Once again, history has devised a controlled experiment to demonstrate the utter contempt for freedom of speech on the part of professed civil libertarians. Critics of Nicaraguan abuses of press freedom who pass the most elementary test of sincerity could fit into a very small living room indeed, perhaps even a telephone booth.59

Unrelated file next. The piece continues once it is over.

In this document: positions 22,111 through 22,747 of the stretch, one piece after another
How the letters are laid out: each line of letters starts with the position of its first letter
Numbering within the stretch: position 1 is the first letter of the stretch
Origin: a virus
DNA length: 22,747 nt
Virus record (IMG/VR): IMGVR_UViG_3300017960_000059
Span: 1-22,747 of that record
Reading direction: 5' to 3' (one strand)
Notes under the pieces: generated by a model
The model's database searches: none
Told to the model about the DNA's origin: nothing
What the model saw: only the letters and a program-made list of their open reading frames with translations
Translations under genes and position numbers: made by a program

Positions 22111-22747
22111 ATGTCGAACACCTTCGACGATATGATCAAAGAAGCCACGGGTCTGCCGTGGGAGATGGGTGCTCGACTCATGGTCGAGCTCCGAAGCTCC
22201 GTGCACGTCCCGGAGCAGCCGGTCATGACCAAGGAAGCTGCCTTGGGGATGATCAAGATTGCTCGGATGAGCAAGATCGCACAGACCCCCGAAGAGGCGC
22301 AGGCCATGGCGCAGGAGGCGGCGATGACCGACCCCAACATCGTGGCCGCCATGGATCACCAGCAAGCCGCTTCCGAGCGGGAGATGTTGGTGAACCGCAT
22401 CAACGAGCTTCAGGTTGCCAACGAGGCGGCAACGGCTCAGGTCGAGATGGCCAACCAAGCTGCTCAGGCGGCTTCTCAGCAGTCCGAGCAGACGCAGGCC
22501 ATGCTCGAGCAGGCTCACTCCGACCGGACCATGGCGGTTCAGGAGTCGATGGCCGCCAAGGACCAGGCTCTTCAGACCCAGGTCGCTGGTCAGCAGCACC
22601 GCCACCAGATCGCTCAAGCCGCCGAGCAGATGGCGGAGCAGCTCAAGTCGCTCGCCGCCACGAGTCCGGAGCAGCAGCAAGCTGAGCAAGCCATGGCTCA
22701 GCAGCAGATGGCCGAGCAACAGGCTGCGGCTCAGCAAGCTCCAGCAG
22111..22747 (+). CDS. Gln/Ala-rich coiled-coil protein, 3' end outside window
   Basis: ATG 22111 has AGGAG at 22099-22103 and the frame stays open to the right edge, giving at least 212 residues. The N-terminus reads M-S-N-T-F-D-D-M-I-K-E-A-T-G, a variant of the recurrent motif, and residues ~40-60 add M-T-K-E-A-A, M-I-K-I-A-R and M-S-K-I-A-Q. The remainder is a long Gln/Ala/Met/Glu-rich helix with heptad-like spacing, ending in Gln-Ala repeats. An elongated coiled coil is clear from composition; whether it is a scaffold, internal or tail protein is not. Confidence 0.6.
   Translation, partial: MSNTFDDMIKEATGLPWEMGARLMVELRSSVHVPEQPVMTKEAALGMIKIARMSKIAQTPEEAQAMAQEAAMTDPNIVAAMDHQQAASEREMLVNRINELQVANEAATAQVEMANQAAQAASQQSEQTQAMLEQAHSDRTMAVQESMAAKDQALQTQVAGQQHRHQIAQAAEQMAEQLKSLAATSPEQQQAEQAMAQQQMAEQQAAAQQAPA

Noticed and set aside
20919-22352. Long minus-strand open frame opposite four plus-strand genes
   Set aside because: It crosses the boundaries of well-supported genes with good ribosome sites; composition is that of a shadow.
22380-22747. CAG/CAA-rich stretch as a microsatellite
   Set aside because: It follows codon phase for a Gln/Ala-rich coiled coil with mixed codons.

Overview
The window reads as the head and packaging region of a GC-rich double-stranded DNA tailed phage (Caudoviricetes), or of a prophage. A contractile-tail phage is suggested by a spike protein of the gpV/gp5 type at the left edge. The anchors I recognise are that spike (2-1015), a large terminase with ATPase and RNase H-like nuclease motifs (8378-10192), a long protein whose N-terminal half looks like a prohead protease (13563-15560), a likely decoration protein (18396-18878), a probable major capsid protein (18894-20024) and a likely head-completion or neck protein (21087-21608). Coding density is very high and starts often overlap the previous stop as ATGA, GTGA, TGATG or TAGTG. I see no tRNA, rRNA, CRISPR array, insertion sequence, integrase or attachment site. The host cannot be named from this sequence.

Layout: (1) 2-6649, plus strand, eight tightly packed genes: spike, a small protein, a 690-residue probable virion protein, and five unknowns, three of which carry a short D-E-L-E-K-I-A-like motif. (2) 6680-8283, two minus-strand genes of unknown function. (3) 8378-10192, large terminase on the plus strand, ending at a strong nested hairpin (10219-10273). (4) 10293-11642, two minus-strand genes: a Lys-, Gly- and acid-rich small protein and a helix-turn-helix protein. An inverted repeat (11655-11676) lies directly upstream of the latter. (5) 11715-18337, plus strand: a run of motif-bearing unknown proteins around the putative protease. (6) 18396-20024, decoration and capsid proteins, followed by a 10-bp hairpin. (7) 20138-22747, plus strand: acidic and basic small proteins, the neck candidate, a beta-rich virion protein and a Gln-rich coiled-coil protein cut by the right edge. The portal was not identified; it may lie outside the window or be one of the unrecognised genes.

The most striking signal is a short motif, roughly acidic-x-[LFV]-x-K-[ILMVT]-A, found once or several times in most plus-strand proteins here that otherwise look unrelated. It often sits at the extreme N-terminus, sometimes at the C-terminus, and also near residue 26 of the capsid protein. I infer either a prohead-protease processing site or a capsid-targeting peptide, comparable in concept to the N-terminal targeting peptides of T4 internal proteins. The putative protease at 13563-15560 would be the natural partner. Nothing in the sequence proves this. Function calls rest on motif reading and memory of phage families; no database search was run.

As for the jurisprudence that so impressed Justice Brennan, the Hebrew press observes that "Israeli journalism lacks any guarantees, even the slightest, for its freedom. The state is armed with weapons that have no parallel in any democratic society in the world," deriving from colonial British regulations that were reinstituted by Israel as soon as the state was established. These draconian regulations include measures to forbid and punish publications that might encourage "disobedience or displeasure among the inhabitants of the country" or "unpleasantness to the authorities." The law authorizes the Interior Ministry "to terminate the appearance of a journal, for any period that he will deem appropriate, if it has published lies or false rumors that are likely, in his opinion, to enhance panic or despair." The measures are held in reserve, sometimes applied, and they contribute to fear and an "atmosphere of McCarthyism" that enhances the self-censorship normally practiced by editors. This voluntary self-censorship, Israeli legal analyst Moshe Negbi writes, adds substantially to the effects of the "rich and unusual array of tools for crushing press freedom" in the hands of the government. The censor has the legal authority to forbid any information "which might, in his view, harm the defense of the country, public safety or public order." The military censor is "immune to public scrutiny" and "the law forbids the press from publishing any hint that the censor ordered any changes, additions or deletions," though often the fact is obvious, as when the lead editorial is blanked out in Israel's most respected newspaper, Ha'aretz. The censor also has the authority to punish, without trial, any newspaper he deems to have violated his orders. The Declaration of Independence of 1948, which expressed Israel's obligations with regard to freedom and civil rights, "makes no mention of freedom of expression," Negbi continues, adding that it was not an accidental omission, but rather reflected the attitudes of Prime Minister David Ben-Gurion, who "vigorously opposed reference to these rights," adhering, along with his associates, to the "Leninist doctrine" that the state should suffer no criticism for actions it regards as right. The state is even authorized to refuse to register a journal (so that it cannot be published) or to terminate it, "without providing any motivation for its refusal."60